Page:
Arguably, each host on the local network should prioritize its own outgoing traffic, leaving the next router upstream to deal with prioritization between nodes. But that requires each node to know something about what the next router upstream is doing. There's no mechanism for this. All players are guessing what the other players are doing by observing round trip time and latency.
They don't talk to each other about this.
And that is why this area is still a mess.
If we could get fq_codel on every router, modem and switch, then the problem would be gone and we wouldn't need any of the fancier TCP congestion control algorithms (but ECN-capable TCPs would still be nice to have).
If we could get BBR on every server and client device, then that would mostly solve bufferbloat (for TCP traffic), but probably wouldn't be as good as having fq_codel throughout the network.
Having partial deployments of both is sub-optimal, but even the potential negative interactions between delay-based TCP congestion control and delay-eliminating AQM should still be better than not having either and suffering the full effects of bufferbloat.
Even on current hardware, anything that's currently handling packets with a CPU instead of fixed-function hardware should be able to add CoDel without sacrificing too much throughput. Home routers running SQM-style QoS run into performance problems not because of CoDel or fq_codel but because of the traffic shaping. When everything has AQM, you no longer need a traffic shaper on your home gateway router, just AQM, and the CPU requirements for that are vastly lower.
1) If we had sufficient backpressure in the ISPs provided router network driver, with "BQL" to manage the ringbuffers and fq_codel to do fq + aqm, we're mostly done, at least on the uplink.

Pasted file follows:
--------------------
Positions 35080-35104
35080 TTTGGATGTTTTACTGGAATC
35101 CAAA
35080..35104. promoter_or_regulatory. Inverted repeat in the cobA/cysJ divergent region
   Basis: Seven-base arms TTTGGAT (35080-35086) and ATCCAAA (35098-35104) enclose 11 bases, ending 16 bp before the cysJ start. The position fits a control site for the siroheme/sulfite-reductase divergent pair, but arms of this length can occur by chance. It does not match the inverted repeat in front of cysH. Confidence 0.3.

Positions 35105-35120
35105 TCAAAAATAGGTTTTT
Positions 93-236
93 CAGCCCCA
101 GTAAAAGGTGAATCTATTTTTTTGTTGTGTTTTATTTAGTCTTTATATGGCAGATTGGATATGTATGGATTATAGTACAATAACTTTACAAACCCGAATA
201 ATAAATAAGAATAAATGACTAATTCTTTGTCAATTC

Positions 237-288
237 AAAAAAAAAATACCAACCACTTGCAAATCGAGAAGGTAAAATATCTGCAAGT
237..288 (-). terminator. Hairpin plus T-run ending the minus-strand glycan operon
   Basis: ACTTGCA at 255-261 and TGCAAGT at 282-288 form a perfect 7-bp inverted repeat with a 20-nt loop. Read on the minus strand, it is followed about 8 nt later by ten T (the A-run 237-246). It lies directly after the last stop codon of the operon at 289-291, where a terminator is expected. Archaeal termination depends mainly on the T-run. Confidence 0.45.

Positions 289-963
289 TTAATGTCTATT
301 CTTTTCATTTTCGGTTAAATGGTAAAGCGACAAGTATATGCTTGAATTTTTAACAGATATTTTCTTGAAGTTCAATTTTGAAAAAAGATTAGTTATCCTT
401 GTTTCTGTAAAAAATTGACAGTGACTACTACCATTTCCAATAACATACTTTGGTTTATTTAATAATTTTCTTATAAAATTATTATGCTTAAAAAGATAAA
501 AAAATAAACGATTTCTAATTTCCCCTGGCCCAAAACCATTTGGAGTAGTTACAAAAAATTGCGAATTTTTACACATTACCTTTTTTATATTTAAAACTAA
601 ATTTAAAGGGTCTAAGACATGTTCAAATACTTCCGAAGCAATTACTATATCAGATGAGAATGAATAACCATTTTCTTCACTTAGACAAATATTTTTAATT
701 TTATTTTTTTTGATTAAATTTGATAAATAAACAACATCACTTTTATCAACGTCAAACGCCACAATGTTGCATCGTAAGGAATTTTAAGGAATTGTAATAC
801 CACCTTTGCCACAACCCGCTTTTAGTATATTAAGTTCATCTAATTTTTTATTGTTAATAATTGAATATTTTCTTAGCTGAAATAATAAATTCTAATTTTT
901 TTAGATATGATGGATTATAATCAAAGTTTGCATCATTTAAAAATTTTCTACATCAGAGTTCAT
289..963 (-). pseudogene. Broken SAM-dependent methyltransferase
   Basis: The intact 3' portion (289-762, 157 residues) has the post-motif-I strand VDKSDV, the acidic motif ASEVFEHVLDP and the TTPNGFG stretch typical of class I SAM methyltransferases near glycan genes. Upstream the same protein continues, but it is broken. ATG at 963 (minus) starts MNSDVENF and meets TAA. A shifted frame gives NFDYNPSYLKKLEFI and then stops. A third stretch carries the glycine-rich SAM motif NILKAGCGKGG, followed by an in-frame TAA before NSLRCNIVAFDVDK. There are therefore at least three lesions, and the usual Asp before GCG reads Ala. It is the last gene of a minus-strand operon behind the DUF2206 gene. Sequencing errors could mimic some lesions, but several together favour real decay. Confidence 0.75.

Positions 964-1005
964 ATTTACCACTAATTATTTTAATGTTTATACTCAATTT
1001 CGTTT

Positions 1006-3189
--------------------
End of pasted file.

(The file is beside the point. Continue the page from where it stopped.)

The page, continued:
The hope has been, since most home routers run linux, that 5 years after RFC8920 entered mainline linux, it would appear in ISP gear. fq_codel is now the default on most linux distros but without the backpressure from bql or running below line rate it's not effective unless further configured or shaped.
2) I wish having your own shaper was not "a trend". bql and fq_codel are lightweight compared to shaping.
3) sch_cake solves a bunch of remaining problems: A) doing both flow and host based fairness at the same time, so your host frantically issuing http requests only gets 1/hosts the bandwidth. B) uses a deficit shaper that consistently runs at a rate slightly less than the (ubiquitous) token bucket shaper ISPs use. So it can share the same setpoint but control the queue.
4) we have a lot of wifi devices now doing fq_codel by default. Very happy with the results.
Perhaps on rfc970's 40th anniversary, we can view these problems as solved!
Perhaps the right question to ask is "What is do you really need to know from the next node upstream?" Suppose you could query an upstream router for congestion info, and get back:
- In the last N0 seconds, this node received N1 packets from your IP address, dropped N1 for congestion reasons, dropped N2 for other reasons, and forwarded N3.
- Total bytes from you, N4. Total bytes forwarded, N5.
- Maximum link capacity bytes/sec, N6. Your upload limit is N7 bytes/sec.
- For forwarded packets, min/max/avg delay time N8.
- If QoS is supported (DCSP field meaningful), this info is repeated for each QoS level that does anything.
That's basically the information you need to tune a "bufferbloat" algorithm and evaluate how well it is working. The latter is important. In the real world, everybody is guessing about this. If you know, you can tune.